BAKING SOMETHING SPECIAL
The turn-around that has taken place in Tallahassee in the five years since head coach Patrick Baker has arrived is amazing. No team in the conference had a rougher start in program history than FSU did in its first four seasons but Baker has absolutely resurrected the Tribe's fortunes and the numbers say he is one of the best in the ACC. Only Anson Dorrance at North Carolina can match Baker's accomplishments in regular season, ACC Tournament and NCAA Tournament success. Since taking over their ACC program, no coach other than Dorrance has guided his or her team to more ACC Championship finals than Baker. He is one of only three coaches to go three straight NCAA Tournaments and two Sweet 16's in the last three years. He is third in ACC Tournament winning percentage, fourth in overall winning percentage and tied for second among all ACC coaches in ACC Tournament wins. The Tribe's winning percentage has gone from .421 in the first four years to .614 in Baker's tenure and he took a team that had a .125 lifetime ACC winning percentage and has raised that to .429 in his tenure. Even more impressively, that ACC winning percentage is .619 over the last three years. On top of all of that, Baker is working his way up the list of all-time ACC coaches. With names like Anson Dorrance, Ray Leone, Tracy Leone, Bill Hempen, April Heinrichs, Larry Gross and Lauren Gregg coming through the ACC over the years, it is amazing that Baker currently ranks 11th in winning percentage at an ACC school among the 23 all-time ACC coaches.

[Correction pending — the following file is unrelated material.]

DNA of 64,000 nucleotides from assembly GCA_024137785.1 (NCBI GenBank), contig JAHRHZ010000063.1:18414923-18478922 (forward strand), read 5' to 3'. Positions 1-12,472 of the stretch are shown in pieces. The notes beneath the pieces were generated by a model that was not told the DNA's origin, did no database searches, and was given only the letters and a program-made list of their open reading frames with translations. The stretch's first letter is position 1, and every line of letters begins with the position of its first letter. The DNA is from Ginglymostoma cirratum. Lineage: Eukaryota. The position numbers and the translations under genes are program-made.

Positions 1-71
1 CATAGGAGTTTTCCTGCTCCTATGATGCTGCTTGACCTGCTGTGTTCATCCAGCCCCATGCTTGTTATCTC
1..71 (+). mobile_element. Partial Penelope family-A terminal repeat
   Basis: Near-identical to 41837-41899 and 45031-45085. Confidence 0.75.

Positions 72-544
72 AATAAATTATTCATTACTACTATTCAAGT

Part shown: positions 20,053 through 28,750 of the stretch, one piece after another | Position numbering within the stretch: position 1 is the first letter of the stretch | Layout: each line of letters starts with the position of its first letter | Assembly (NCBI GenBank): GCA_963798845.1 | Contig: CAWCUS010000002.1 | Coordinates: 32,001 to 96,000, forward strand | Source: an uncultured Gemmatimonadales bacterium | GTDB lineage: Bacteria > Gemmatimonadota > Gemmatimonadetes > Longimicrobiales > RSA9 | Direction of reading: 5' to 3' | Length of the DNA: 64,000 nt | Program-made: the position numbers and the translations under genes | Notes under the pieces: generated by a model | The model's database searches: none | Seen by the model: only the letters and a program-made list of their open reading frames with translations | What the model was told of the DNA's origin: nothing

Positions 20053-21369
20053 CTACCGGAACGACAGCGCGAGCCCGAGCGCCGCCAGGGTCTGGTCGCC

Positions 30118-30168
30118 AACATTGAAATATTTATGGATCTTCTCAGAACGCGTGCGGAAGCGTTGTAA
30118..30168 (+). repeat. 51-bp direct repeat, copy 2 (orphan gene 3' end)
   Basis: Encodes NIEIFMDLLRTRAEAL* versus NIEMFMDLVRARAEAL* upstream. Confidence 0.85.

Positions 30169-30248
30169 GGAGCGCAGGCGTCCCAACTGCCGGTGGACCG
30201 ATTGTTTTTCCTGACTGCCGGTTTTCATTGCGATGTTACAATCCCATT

ACC FINALS      SWEET 16s     WIN%              ACC TOURNEY %     ACC TOURNEY WINS
Dorrance (17)   Dorrance (7)  Dorrance (.954)   Dorrance (.988)   Dorrance (40)
Baker (2)       Swanson (3)   Swanson (.672)    Bramble (.500)    Baker (3)
Bramble (1)     Baker (2)     Bramble (.669)    Baker (.444)      DaLuz (3)
DaLuz (1)       Bramble (1)   Baker (.614)      DaLuz (.400)      Higgins (3)
Church (1)      Kerrigan (0)  DaLuz (.605)      Church (.400)     Church (2)
Higgins (0)     Church (0)    Higgins (.544)    Higgins (.300)    Bramble (2)